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Tuesday, May 10, 2011

Press Release

I am in the midst of the busy season at work, with a 03/31 year end the busy season falls smack in the middle of spring and the seed starting season.

But then again we are always swamped and have something going on all the time. This winter we got in a good bit of skiing with me graduating (barely) to the blues from the greens. Add to that mix some international business and personal trips, sick time and months fly by.

From the time we officially closed our vegetable garden around November 2010, we have been trying to make up numbers......see if we had hit the elusive 4 figure mark and beat our own expectations. It is an arduous process (i.e. closing the books), which only bean counters will understand. We finally managed to get the 2010 numbers finalized.

We did fairly well in my personal opinion, with 40+ varieties and about 930 lbs, I think we have come a long way.

Seed starting 2011

It has been almost 6+ weeks since we started the seeds for this 2011 growing season.

We decided to try something new yet AGAIN and we have had to overcome big hurdles.

In our first year we started everything in rectangular window sill planters and then spent a few back breaking weekends separating the seedlings and transplanting them.

The second year (2010) we used 4 oz waxed water cups that we bought in bulk from Costco. Though it was convenient to plant in, packing them together, watering and then removing the seedling out and transplanting was messy. Add to this paper cup remnants flying all over our yard.

This time around we decided to go with a much more environmentally conscious alternative of using soil blocks.It appears that this method of seed starting has been in use in Europe for a long time but is only now catching on in the US. Main advantages other than the "green" method is the natural air pruning of the roots so that the seedlings are not root bound in a starter cup. This virtually eliminates any transplant shock.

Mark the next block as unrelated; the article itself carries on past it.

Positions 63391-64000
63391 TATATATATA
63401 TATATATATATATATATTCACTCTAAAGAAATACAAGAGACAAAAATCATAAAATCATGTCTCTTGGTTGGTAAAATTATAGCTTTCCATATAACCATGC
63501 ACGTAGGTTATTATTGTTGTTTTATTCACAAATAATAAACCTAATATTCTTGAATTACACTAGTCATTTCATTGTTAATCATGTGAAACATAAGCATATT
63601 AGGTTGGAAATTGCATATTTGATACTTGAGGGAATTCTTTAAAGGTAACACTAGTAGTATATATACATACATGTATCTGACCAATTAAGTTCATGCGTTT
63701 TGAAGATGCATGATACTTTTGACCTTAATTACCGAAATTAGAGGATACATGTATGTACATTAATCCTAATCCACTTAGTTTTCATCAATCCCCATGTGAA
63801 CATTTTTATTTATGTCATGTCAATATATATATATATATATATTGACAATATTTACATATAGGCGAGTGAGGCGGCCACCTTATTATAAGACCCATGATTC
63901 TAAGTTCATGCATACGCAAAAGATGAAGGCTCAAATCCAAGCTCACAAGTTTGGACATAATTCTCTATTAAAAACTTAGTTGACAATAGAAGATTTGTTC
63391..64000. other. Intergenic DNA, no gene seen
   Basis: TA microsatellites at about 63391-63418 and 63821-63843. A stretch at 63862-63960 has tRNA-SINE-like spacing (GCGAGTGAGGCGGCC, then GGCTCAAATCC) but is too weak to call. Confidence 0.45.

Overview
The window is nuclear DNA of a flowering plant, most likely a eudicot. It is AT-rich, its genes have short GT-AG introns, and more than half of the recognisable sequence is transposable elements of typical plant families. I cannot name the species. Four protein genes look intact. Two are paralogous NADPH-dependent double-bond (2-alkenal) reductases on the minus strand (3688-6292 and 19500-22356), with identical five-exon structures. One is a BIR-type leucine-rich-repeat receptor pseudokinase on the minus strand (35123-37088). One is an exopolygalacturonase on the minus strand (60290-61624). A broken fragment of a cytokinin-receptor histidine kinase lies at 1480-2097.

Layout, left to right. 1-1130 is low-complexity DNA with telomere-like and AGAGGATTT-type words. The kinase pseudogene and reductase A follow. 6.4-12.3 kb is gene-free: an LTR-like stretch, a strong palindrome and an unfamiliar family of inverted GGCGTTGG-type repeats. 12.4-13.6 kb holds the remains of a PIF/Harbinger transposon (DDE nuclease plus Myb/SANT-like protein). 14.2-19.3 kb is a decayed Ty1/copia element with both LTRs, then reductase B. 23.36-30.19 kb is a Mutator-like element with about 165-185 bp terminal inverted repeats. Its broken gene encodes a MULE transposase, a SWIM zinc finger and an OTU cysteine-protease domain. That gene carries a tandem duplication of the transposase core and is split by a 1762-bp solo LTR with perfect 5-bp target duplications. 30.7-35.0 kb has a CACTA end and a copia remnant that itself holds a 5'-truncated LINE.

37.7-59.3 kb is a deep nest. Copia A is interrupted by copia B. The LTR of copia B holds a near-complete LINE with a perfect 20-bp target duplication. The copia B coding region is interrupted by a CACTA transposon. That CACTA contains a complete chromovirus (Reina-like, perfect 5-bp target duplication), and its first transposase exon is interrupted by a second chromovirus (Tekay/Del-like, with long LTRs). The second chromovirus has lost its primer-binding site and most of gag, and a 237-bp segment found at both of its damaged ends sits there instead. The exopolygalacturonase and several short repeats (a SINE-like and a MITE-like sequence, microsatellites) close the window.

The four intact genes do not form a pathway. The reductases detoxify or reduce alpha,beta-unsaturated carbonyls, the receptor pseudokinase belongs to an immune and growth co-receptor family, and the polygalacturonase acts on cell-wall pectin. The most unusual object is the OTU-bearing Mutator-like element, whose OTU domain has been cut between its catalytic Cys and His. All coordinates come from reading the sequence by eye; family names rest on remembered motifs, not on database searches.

We had some challenges getting these block making tools to begin with. claims to have these in stock at all times, however mathematically was a pricier option (including the shipping cost). We wanted to get all the sizes, the 3/4 inch, the 2 inch and the 4 inch blockers (not heeding the advice on blogs that the 2 inch blocker alone is sufficient for most people)

We stuck to our usual choice because they were cheaper. They were on back order until March 18, but we were anyway busy going skiing every weekend and would not have been able to do much earlier. 


The 3/4 inch one was intended for the small seeds i.e. the peppers, tomatoes and the Eggplants. (But it is a lot of work to move them to the 2 in blocks). I would skip planting anything in the 3/4 inch blocks from now on.

We picked up these cement mixing tubs from HD and they seemed pretty convenient to mix the slurry.

This was the first time setting up a grow light system. The shelving is from Costco, the heating mat (on only one shelf) is from PVFS. The lights are from HD.

The 2 inch blocks have held up fairly well. It is a completely different story with the 3/4 inch blocks.

The seed success rates were pretty bad in some cases, not sure if it was seed quality, the soil blocks, lack of heat or a combination of everything.

Most of the new seedlings are now in the planter beds, with the Tomatoes and Peppers (the very few that even emerged) waiting to go in shortly.